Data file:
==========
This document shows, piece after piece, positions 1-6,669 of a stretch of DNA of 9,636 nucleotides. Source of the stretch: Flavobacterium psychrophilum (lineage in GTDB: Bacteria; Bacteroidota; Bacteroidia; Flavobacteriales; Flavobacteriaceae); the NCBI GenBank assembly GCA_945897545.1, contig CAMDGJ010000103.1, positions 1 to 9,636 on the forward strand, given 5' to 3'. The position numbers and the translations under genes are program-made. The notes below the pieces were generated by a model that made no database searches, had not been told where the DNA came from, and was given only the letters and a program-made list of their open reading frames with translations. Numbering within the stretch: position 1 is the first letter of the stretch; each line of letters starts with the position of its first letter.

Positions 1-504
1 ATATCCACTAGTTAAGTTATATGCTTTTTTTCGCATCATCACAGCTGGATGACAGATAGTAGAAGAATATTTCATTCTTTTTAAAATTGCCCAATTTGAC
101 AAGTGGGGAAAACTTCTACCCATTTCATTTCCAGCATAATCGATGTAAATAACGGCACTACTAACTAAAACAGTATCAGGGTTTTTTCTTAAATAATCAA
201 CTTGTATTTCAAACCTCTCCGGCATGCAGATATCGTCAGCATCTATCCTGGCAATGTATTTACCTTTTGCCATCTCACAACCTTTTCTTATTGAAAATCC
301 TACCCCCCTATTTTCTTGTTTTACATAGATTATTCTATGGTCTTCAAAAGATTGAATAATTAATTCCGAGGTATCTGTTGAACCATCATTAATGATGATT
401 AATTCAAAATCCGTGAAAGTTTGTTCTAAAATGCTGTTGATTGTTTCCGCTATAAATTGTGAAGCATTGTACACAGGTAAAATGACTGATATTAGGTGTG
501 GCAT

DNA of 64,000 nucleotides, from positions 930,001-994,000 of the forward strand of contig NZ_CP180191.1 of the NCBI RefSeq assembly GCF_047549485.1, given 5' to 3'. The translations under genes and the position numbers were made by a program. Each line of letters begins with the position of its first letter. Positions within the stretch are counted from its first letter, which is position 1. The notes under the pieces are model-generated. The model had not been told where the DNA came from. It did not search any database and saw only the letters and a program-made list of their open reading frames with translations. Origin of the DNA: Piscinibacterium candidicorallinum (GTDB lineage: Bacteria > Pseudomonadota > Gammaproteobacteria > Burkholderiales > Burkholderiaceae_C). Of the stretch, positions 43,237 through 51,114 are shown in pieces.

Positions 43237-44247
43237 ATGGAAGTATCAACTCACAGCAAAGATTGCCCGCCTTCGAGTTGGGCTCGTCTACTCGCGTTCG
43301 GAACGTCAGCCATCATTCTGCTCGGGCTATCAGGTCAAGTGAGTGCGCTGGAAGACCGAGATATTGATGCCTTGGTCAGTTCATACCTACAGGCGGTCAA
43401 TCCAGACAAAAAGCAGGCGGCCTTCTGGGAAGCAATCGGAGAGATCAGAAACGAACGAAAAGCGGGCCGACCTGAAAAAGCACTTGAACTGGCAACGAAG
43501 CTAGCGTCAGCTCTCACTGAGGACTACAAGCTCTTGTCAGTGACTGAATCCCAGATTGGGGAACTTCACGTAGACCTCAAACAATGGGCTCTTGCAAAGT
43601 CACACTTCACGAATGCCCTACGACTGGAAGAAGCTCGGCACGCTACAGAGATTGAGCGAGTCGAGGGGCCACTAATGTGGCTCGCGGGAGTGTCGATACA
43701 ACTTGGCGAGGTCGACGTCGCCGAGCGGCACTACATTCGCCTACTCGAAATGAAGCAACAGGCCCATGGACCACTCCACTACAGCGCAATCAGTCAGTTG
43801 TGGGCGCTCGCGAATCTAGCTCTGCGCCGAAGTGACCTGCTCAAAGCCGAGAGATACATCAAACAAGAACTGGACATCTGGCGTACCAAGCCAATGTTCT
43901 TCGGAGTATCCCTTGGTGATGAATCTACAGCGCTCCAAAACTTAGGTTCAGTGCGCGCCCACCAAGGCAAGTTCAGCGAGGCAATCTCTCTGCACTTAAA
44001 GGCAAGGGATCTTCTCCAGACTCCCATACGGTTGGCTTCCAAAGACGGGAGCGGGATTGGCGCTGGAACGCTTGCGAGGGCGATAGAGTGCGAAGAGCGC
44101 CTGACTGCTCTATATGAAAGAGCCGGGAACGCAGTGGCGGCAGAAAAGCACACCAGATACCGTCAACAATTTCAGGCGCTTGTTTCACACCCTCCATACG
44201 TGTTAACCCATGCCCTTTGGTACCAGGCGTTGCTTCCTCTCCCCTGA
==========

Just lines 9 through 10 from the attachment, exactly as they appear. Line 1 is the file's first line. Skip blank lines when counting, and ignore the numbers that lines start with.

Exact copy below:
DNA of 64,000 nucleotides, from positions 930,001-994,000 of the forward strand of contig NZ_CP180191.1 of the NCBI RefSeq assembly GCF_047549485.1, given 5' to 3'. The translations under genes and the position numbers were made by a program. Each line of letters begins with the position of its first letter. Positions within the stretch are counted from its first letter, which is position 1. The notes under the pieces are model-generated. The model had not been told where the DNA came from. It did not search any database and saw only the letters and a program-made list of their open reading frames with translations. Origin of the DNA: Piscinibacterium candidicorallinum (GTDB lineage: Bacteria > Pseudomonadota > Gammaproteobacteria > Burkholderiales > Burkholderiaceae_C). Of the stretch, positions 43,237 through 51,114 are shown in pieces.

Positions 43237-44247